Saturday, November 19, 2022

Stubs - Elvis

Elvis (2022) Starring Austin Butler, Tom Hanks, Olivia DeJonge, Helen Thomson, Richard Roxburgh Directed by Baz Luhrmann. Screenplay by Baz Luhrmann, Sam Bromell, Craig Pearce, Jeremy Doner. Produced by Baz Luhrmann, Catherine Martin, Gail Berman, Patrick McCormick, Schuyler Weiss Run time: 159 minutes. Color. Australia/United States Biographical Musical Drama

The story of Elvis Presley told through the eyes of Col. Tom Parker, Elvis is a biography seen through the eyes of Baz Luhrmann.

For those of you who may not know, Elvis Presley, or as he’s also known, the “King of Rock and Roll” was the biggest singing act in the world after Frank Sinatra and before The Beatles. He had a string of number one hits beginning with “Heartbreak Hotel” and including such songs as “Love Me Tender", "Hound Dog” and “Jailhouse Rock”. His last hit, “Burning Love”, hit #2 in 1972. He made a ton of movies and recorded gospel as well as country albums.

And, if you watch the Luhrmann retelling you might or might not learn any of that. The film seems to tell the story like a stone skipping across the water, hitting on certain moments, like young Elvis’ exposure to the Blues and Gospel, but skips over things like the 30 movies Elvis made. We see him being embarrassed by Steve Allen on that comedian’s variety hour but not his appearance on Ed Sullivan’s, which was the sign you had really made it in America. We see him on the Louisiana Hay Ride, a traveling show, singing ”That’s All Right” but not him being discovered by producer Sam Phillips at Sun Records.

Austin Butler is Elvis signing on the Louisiana Hay Ride.

Further, if you do look into certain events, like the 1968 Comeback Special, things didn’t quite go the way they’re depicted in the movie. The producers apparently came to Elvis and told him he could do something special rather than just sing Christmas songs, which is what Tom Parker wanted. The film seems to depict it the other way around. When you learn details like that you start to wonder if the movie is really telling you what happened or if it is being fantasized to some degree.

Hollywood biopics have long been known to move events around and downplay the worst aspects of their subjects. But the trend now seems to be sprinkling fantasy into the stories. I became aware of it with Bohemian Rhapsody, which sort of altered timelines to fit the story of Freddie Mercury. Rocketman, which was much more upfront about it, also did this in its telling of Elton John’s life. So, it makes a certain amount of sense that Elvis, in Luhrmann’s hands, would go through some of the same transformation. I have to imagine a blues man wasn’t playing “That’s All Right” at the same time there is a gospel show going on yards away but it was a way to make the point about Elvis’ early influences.

That said, the film concentrates on the downside of being Elvis Presley. No one ever seems satisfied, no one ever seems to stand up for him, least of all Presley himself. The story makes him out to be a rather tragic figure with his life ending with his tragic death in 1977 at the age of 42.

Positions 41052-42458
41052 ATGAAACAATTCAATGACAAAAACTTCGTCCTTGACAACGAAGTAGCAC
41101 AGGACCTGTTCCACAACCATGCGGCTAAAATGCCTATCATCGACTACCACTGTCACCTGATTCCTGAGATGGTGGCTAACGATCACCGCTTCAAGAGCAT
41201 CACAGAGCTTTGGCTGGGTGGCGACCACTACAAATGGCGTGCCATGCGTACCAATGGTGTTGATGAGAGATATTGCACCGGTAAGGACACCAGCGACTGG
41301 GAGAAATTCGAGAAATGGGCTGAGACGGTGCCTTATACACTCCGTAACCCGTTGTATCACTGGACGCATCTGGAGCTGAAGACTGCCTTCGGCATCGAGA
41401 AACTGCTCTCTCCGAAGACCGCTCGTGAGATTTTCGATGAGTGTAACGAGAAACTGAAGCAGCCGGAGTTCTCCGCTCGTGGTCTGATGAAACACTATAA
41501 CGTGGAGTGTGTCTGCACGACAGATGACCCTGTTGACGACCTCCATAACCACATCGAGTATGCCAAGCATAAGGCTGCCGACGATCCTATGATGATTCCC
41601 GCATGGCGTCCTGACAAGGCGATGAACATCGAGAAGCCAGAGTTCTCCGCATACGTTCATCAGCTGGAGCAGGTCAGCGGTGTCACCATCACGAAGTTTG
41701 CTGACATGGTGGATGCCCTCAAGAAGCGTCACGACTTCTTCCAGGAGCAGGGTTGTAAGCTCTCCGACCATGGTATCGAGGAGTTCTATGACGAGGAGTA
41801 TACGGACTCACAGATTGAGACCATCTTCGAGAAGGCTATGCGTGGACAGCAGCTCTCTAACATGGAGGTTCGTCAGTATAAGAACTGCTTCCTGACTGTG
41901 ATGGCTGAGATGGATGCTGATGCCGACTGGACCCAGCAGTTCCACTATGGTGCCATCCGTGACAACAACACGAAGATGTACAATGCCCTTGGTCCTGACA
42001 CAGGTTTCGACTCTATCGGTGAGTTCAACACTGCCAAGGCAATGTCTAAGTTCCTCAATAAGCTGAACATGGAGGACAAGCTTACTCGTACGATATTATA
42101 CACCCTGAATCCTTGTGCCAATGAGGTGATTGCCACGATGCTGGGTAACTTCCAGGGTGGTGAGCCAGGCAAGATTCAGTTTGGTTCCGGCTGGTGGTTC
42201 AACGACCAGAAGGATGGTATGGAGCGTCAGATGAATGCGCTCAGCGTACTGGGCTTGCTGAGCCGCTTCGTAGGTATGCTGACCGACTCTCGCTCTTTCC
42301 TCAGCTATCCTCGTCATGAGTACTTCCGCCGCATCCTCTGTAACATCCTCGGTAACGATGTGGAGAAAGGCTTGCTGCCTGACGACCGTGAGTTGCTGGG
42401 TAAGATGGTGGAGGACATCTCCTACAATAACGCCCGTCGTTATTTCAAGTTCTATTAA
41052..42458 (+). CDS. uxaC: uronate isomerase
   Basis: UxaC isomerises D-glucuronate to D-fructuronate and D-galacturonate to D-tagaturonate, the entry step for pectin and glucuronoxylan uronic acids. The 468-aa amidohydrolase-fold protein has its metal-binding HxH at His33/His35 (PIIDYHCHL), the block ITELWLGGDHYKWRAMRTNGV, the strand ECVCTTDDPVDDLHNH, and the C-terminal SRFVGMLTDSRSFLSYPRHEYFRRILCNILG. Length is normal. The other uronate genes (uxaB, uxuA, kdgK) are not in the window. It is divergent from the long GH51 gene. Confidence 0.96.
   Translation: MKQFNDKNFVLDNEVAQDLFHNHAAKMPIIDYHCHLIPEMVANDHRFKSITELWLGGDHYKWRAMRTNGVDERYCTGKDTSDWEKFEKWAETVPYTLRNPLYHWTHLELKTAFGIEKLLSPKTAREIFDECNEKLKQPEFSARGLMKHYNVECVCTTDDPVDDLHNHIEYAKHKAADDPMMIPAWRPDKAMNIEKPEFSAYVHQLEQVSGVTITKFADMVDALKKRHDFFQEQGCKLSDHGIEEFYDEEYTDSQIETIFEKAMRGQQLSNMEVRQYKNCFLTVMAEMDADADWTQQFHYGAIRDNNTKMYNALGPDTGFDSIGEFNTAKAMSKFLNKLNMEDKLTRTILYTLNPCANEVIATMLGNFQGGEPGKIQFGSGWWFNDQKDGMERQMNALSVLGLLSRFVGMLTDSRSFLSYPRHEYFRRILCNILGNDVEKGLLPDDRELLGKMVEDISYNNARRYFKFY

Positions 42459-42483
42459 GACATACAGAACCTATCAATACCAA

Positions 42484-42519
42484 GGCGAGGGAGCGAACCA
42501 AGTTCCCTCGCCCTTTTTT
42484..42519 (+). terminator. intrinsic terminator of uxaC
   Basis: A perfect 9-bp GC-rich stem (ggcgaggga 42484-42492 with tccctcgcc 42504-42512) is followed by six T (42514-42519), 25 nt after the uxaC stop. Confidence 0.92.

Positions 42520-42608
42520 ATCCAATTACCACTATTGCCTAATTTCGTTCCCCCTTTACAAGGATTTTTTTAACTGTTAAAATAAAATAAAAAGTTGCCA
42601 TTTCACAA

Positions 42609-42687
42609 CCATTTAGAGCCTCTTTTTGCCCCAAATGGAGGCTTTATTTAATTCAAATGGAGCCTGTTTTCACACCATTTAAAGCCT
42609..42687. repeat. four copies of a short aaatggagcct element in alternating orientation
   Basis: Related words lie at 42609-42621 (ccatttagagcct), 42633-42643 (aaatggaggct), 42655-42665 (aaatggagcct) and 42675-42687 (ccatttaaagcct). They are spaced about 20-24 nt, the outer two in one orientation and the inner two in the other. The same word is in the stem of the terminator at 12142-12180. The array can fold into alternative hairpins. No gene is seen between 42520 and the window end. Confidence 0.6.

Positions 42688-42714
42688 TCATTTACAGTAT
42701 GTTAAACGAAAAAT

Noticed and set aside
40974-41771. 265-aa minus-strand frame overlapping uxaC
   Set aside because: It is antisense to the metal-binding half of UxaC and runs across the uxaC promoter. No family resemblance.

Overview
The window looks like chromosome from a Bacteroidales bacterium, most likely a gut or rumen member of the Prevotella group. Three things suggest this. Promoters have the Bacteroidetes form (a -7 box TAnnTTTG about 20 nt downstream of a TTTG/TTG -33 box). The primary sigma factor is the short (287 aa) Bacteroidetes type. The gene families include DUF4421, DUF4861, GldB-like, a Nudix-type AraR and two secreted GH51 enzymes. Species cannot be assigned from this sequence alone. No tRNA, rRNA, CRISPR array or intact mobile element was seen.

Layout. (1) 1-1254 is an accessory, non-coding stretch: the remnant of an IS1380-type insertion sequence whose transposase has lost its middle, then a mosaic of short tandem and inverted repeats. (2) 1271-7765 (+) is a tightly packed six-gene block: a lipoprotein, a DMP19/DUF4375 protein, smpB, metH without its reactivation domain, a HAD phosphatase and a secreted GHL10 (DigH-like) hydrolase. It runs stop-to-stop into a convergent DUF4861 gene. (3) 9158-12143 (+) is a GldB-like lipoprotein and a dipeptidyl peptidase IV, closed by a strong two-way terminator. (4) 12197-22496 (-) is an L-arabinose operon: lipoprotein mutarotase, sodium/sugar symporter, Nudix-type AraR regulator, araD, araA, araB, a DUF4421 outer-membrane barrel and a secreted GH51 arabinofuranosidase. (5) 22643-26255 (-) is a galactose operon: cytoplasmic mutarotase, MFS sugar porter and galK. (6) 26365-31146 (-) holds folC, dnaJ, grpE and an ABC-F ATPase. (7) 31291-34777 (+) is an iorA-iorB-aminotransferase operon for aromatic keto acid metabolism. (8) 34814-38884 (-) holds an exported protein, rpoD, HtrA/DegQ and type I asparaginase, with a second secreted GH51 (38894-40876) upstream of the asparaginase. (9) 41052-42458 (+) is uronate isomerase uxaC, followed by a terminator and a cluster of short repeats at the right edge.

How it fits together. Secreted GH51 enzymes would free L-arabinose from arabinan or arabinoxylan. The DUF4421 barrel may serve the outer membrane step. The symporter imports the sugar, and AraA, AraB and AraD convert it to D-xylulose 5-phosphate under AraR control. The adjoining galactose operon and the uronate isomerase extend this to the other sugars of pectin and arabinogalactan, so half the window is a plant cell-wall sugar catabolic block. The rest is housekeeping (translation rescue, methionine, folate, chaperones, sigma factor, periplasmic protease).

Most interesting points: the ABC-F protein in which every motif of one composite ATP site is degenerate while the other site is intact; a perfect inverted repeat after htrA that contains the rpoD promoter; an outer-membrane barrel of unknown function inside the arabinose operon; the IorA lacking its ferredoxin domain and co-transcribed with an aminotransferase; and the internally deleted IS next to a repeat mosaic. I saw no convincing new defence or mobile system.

For his part, Austin Butler does a really great job of capturing Elvis. His singing, which is blended in with the real Elvis’ voice in places, sounds good and he makes Elvis seem like the down-to-earth in-over-his-head man that he probably was in real life. He makes you feel sorry for him, which is a trick when you’re playing someone who should have the world at his feet.

What does come through is that Elvis, like all men, was flawed. He felt trapped by Col. Tom Parker and when he tried to break away, he could not do it.

Tom Hanks, as Col. Tom Parker, was not his best performance.

A lot has already been written about Tom Hanks’ undefinable accent as Col. Tom Parker, who was the conman’s conman. I don’t believe I’ve ever heard Tom Parker speak but I don’t believe I’ve ever heard that accent spoken either. That accent tends to work against Hank’s performance. It wouldn’t have taken a great actor to make you hate the Colonel. He was a despicable man who knew what he had, a meal ticket with his claws in it and he wouldn’t let go.

Director Baz Luhrmann is very involved with his films and Elvis is no exception. He is the writer, director and producer of the film, so whatever we see on screen runs through him. There are his touches throughout, including a bit of rap music when the film is set in the 1950s, and songs featuring more contemporary artists like Stevie Nicks, Chris Isaak, and Jack White included in the soundtrack. Overall, though, you can tell that Luhrmann does love his subject matter. The film even ends with a rather touching performance of a very overweight Elvis playing "Unchained Melody" in one of his last concert performances.

I would say that I’m a superficial fan of Elvis. By that, I mean I respect him for what he did, especially in the beginning of his career; we wouldn’t have rock and roll without him. I do enjoy his “hits.” I have watched a couple of his films but I have not taken, nor do I intend to take, a deeper dive into his career. I will admit that I am more interested in his 68 Comeback Special because of the film but I’m not going to go out of my way to watch Clambake or Harum Scarum.

Elvis is more than a film for die-hard fans but I’m not sure watching it will make new ones. There is a lot to like, including Austin Butler’s depiction and the rather imaginative soundtrack. But on the other hand, Tom Hanks sort of takes over the film with his peculiar depiction of Col. Tom Parker. There are moments that are glossed or skipped over that might have been interesting and while I wanted to like the film going in, I’m not sure I’ll be watching it again anytime soon.

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